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Drug gang flame grills potato chips

June 4, 2012

Members of the Knights Templar drug gang firebombed a Sabritas delivery truck in Michoacan last Thursday night, targeting the potato-chip company for the second time in six days.

Hours earlier, the cartel hung banners claiming responsibility for previous arson attacks against Sabritas. A subsidiary of U.S. food giant PepsiCo, Sabritas had become the first multinational victim of Mexico’s drug war when armed assailants targeted the company in two states on May 25 and 26.

The Knights Templars burned 12 delivery trucks at two distribution centers in Guanajuato and another 37 vehicles at three warehouses in Michoacan. No one was hurt but security has been stepped up in Sabritas’ Zapopan plant as a result of the attacks.

The latest incident took place around 9.30 p.m. on a rural road leading out of Morelia, the Michoacan state capital. Hooded men with assault rifles intercepted the Sabritas truck, doused it with gasoline and set it ablaze. The driver suffered burns but managed to escape and is now out of hospital.

Authorities originally believed the firebombings to be a form of extortion, a theory apparently confirmed by four suspects arrested after the first wave of attacks. While extortion of small and medium-sized businesses is not uncommon in some parts of Mexico, this would have been the first time a multinational company had been targeted since President Felipe Calderon declared war on the nation’s cartels in December 2006.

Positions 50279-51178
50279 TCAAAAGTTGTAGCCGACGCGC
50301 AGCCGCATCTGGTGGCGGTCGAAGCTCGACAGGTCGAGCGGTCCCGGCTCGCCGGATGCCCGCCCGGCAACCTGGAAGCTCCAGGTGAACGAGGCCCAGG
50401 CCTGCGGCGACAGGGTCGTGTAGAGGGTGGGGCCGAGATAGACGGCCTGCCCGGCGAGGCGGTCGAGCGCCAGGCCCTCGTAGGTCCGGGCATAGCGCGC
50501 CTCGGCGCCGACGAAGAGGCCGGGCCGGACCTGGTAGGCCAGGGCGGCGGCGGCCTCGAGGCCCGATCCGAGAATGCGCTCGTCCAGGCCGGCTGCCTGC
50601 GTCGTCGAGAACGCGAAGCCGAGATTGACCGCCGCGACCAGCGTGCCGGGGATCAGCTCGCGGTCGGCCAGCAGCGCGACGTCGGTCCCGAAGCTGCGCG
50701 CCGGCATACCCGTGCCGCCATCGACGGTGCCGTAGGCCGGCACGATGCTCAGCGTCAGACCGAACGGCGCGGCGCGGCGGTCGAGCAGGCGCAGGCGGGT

However, banners left by members of the Knights Templar suggested these were revenge attacks against Sabritas for letting law enforcement agents use its trucks for surveillance purposes.

“We have been affected by companies that allow themselves to be used to transport people throughout Michoacan, to carry out activities against our brotherhood,” read the banners, which attributed the attacks to the Knights Templar, a pseudo-religious offshoot of Michoacan’s now-defunct La Familia cartel.

“These are government intelligence agents who pass themselves off as sales agents for this company,” the banners explained. “We are telling all companies that lend themselves to these activities that they will be punished for offenses.”

With rumors circulating even before the banners were unveiled, PepsiCo’s Mexico office appeared to deny the allegations early last week.

“In accordance with our code of conduct, all of our operations are carried out in the current regulatory framework and our vehicles and facilities are used exclusively to carry our products to our customer and clients,” read a company statement issued in the aftermath of the first attacks.

“There is no information that would indicate that the damaged vehicles were being used for any purpose other than delivery duties,” added Interior Undersecretary Obdulio Avila at a press conference on Friday. Avila vowed that the crimes will not go unpunished and promised the government will protect multinational business interests.

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